Kathryn Lopez

In Texas just before Independence Day, former Arkansas governor and Republican presidential contender Mike Huckabee co-sponsored a "Rediscovering God in America" pastors' conference. The event, Huckabee said, was "to remind and encourage us that the proper position for America when facing evil and confronting enemies is not to find excuses for defeat but to find the resources, the courage and the strength from God necessary to win." But if John McCain thinks Huckabee as veep will give divine strength to the GOP ticket in November -- he's wrong.

For some in the McCain campaign -- most notably, McCain himself -- a "social conservative" is such a foreign entity that they are flying blind trying to secure that key GOP constituency. Despite his pro-life voting record, Arizona Sen. McCain is on record this election cycle making it clear he has little interest in such issues. Knowing this, conservative evangelicals are not overjoyed at McCain's nomination.

The problem with Huckabee is that he is not conservative. When Huckabee won the Iowa caucus in January, conservative Club for Growth President Pat Toomey declared, "Huckabee's win in Iowa is a temporary setback for conservatism." The former Republican congressman from Pennsylvania continued, "It often seems like Huckabee goes out of his way to anger the other elements of the conservative movement instead of courting them, dismissing his critics who believe in economic freedom and a strong national defense as members of the Washington establishment, Wall Street millionaires and secular elitists."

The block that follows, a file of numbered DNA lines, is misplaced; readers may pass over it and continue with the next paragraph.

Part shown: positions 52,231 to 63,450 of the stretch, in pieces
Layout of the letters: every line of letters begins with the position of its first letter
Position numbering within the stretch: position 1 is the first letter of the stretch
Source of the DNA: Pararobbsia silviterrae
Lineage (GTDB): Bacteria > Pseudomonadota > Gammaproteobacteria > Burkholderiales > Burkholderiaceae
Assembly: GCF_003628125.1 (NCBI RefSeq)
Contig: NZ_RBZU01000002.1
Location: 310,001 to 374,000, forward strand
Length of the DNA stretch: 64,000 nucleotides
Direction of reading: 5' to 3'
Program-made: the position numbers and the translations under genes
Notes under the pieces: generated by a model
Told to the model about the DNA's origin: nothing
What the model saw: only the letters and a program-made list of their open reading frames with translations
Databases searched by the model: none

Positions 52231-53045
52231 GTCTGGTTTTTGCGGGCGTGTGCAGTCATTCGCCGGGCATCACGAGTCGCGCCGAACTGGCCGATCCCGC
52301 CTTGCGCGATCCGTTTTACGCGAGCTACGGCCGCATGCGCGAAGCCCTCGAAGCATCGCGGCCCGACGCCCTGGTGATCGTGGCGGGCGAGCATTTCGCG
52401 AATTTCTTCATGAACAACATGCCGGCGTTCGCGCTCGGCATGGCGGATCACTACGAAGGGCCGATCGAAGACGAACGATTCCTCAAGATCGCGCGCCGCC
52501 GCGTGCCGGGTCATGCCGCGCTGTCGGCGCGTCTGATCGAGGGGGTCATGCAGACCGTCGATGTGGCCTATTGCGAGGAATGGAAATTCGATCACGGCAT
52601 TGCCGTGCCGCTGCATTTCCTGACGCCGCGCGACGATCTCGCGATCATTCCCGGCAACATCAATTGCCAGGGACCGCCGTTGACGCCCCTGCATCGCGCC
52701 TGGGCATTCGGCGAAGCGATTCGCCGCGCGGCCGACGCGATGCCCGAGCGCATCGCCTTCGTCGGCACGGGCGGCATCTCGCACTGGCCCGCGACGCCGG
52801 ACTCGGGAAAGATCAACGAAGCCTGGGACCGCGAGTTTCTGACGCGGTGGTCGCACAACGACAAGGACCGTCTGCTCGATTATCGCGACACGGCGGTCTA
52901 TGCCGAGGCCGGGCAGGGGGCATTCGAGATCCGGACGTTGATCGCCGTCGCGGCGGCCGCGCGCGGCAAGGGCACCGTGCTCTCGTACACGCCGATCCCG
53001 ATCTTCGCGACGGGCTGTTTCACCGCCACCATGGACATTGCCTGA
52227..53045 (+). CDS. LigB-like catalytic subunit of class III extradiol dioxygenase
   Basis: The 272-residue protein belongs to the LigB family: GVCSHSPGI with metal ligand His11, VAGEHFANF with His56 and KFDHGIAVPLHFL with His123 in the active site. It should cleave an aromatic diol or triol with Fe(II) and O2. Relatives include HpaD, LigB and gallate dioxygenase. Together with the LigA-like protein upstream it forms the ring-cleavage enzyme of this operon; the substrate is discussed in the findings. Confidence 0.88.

Toomey predicted: "Huckabee is a fringe Republican and does not represent the conservative movement on economic policy, domestic programs, law and order, and foreign policy. It is hard to imagine a candidate so out of step with most in the conservative movement assuming the stage in Minnesota in eight months as its leader."

Toomey is far from alone. Conservative talk-radio leader Rush Limbaugh declared Huckabee "not a conservative" during the primary fight. Although Huckabee struck an attractive populist tone, his solutions tend to be statist. It's no surprise he'd run a big-government campaign: He was a statist as governor of Arkansas. The Libertarian Cato Institute gave him a "D" rating on fiscal policy when he was in Little Rock; spending increased at three times the rate of inflation during his tenure there. Further, Huckabee is a protectionist and proved during the primary campaign to know very little about foreign policy. While McCain certainly has that ground covered, Huckabee can't pass the "plausible president" test a vice-presidential pick really ought to -- and will need to, especially this year on the Republican side, with a 72-year-old candidate at the top of the ticket.


Kathryn Lopez

Kathryn Jean Lopez, editor of National Review Online, writes a weekly column of conservative political and social commentary for Newspaper Enterprise Association.